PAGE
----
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Friday, February 10, 2006

LAW: Treatment For Substance "Use"

It is now being refered to as the DUI Industry and it is a billion dollar a year business. You can expect $6000 to come right out of your pocket and that does not include, future insurance rates, loss of work, inability to work, or the court ordered substance abuse treatment. What is wrong with substance abuse treatment you ask, first everyone that gets a DUI is not an alcoholic, in fact with the .08 per se laws I imagine the percentage is lower than one could expect. Second, the certificate to make an evaluation requires a fee and a short class, and the person fills out a form, no medical or psycological training is needed. Third, treatment should be retained for those in need, but the DUI industry continued to lower the evaluation standards until the net was big enough to catch every one.
Researchers and clinicians in the United States usually rely on the DSM diagnostic criteria. The evolution of diagnostic criteria for behavioral disorders involving alcohol reached a turning point in 1980 with the publication of the Diagnostic and Statistical Manual of Mental Disorders, Third Edition (14). In DSM-III, for the first time, the term "alcoholism" was dropped in favor of two distinct categories labeled "alcohol abuse" and "alcohol dependence" (1,2,12,15). In a further break from the past, DSM-III included alcohol abuse and dependence in the category "substance use disorders" rather than as subsets of personality disorders (1,2,12).

The DSM was revised again in 1987 (DSM-III-R) (16). In DSM-III-R, the category of dependence was expanded to include some criteria that in DSM-III were considered symptoms of abuse. For example, the DSM-III-R described dependence as including both physiological symptoms, such as tolerance and withdrawal, and behavioral symptoms, such as impaired control over drinking (17). In DSM-III-R, abuse became a residual category for diagnosing those who never met the criteria for dependence, but who drank despite alcohol-related physical, social, psychological, or occupational problems, or who drank in dangerous situations, such as in conjunction with driving (17).

This conceptualization seems to allow the clinician to classify meaningful aspects of a patient's behavior even when that behavior was not clearly associated with dependence. Quote,"...who drank in dangerous situations, such as in conjunction with driving." All DUI convicts have substance use disorders, or are alcohol dependant, or simply put can shell some of their money out to the medical side of the DUI industry, don't believe me-"Diagnostic criteria allow clinicians to plan treatment and monitor treatment progress; health care insurers to decide whether treatment will be reimbursed; and allow patients access to medical insurance coverage (1-3)."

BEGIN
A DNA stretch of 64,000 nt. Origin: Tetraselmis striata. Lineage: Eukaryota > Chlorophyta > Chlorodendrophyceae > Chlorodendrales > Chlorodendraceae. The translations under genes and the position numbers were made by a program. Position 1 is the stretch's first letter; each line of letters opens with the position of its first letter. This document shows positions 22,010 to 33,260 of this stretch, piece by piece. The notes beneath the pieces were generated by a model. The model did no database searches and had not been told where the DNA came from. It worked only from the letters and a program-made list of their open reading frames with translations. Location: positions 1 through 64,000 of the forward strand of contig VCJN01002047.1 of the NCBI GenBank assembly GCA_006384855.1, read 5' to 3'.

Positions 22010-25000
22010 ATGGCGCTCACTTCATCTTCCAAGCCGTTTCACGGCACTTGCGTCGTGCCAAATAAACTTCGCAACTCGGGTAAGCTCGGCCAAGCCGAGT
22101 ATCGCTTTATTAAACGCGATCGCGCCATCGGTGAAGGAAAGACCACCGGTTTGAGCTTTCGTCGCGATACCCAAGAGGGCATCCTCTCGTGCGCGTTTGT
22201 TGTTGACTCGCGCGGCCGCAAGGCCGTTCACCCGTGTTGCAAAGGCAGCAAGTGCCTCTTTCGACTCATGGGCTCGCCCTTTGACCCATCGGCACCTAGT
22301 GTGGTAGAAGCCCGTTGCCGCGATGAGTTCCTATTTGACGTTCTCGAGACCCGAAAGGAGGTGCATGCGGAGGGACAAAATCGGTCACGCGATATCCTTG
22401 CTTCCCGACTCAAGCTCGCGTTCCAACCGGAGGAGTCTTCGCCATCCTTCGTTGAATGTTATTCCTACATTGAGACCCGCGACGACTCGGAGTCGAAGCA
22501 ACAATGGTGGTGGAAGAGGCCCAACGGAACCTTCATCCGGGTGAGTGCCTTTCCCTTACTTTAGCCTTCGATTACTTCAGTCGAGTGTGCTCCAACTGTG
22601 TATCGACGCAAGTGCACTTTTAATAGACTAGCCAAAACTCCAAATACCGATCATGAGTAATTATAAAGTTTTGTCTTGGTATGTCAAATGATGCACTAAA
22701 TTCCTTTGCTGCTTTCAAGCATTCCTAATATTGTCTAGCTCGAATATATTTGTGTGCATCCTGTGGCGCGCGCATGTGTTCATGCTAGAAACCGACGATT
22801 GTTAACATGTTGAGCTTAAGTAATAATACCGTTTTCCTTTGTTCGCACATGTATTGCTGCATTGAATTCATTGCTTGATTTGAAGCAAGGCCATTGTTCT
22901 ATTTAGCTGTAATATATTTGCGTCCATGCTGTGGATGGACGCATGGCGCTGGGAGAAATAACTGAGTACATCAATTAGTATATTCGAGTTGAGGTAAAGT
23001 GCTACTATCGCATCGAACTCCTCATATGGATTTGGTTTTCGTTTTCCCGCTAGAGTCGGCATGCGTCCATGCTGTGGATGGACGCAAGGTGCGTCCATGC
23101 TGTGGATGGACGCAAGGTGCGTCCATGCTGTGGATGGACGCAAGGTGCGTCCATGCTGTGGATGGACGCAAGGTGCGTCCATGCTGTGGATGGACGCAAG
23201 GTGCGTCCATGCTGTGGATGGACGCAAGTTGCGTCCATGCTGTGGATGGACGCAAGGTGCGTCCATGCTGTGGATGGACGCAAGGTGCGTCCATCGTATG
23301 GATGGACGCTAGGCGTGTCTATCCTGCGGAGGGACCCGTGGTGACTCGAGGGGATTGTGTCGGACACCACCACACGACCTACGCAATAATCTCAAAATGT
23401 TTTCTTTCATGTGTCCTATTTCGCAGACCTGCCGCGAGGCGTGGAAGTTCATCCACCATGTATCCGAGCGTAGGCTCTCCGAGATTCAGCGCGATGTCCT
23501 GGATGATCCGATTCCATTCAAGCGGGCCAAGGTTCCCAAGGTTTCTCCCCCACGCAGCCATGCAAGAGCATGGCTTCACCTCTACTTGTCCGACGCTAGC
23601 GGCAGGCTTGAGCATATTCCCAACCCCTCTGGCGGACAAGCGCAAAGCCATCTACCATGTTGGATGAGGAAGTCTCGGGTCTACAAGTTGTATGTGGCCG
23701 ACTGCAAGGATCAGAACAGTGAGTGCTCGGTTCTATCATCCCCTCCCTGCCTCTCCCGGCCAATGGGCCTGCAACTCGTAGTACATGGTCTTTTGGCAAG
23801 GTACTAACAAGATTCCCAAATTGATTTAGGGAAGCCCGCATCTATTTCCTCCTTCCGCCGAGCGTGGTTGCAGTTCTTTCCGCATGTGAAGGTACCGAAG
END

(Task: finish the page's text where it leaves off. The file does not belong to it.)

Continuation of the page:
Linda Grant, executive director of treatment provider Evergreen Manor Inc. in Everett, said," "It's not that we don't want to see good quality work, and everybody tries for that,". "The vast majority of treatment providers really do want to do the right thing, but this is not a science. It's an art..."
Defined Art is - 1)Human effort to imitate, supplement, alter, or counteract the work of nature.
2) Skill that is attained by study, practice, or observation: the art of the baker; the blacksmith's art.
My opinion, this is much like the art that allows the NHTSA to defy the Data Quality Act!
The study from Columbia University's National Center on Addiction and Substance Abuse (CASA) claims that adults who drink excessively and youths who drink illegally account for over half of the alcohol consumed in the United States..."Excessive drinking" sounds like it refers to people that have a serious alcohol problem. But the study significantly lowers the bar on "excessive," by defining it as any more than two drinks per day. That means that one glass of wine or beer at lunch and dinner and a brandy at bedtime makes you an "excessive" drinker.

Tough love, more punishment, this is one of the most pernicious myths about dealing with drug problems. Confrontational and humiliating "attack therapy" — often used in rehabs — actually increases the chances of relapse and treatment drop-out. People threatened with prison if they don’t quit drugs are no more likely to succeed in treatment than those who seek help on their own, according to a summary of the research published by the National Institute on Drug Abuse. Tough interventions — which threaten loss of employment or relationships if the person doesn’t shape up immediately — have resulted in suicides as well as recovery. "There is no doubt that aggressive, hostilely confrontational treatment protocols do more harm than good,"

Even though a client may be innocent they probably feel it necessary to plead guilty in hopes of a lighter sentence, one where the defendant may resume daily life with added treatment as opposed to incarcaration. I have seen this all too often! A vicious circle, and punishment for a disease that one may or may not have...




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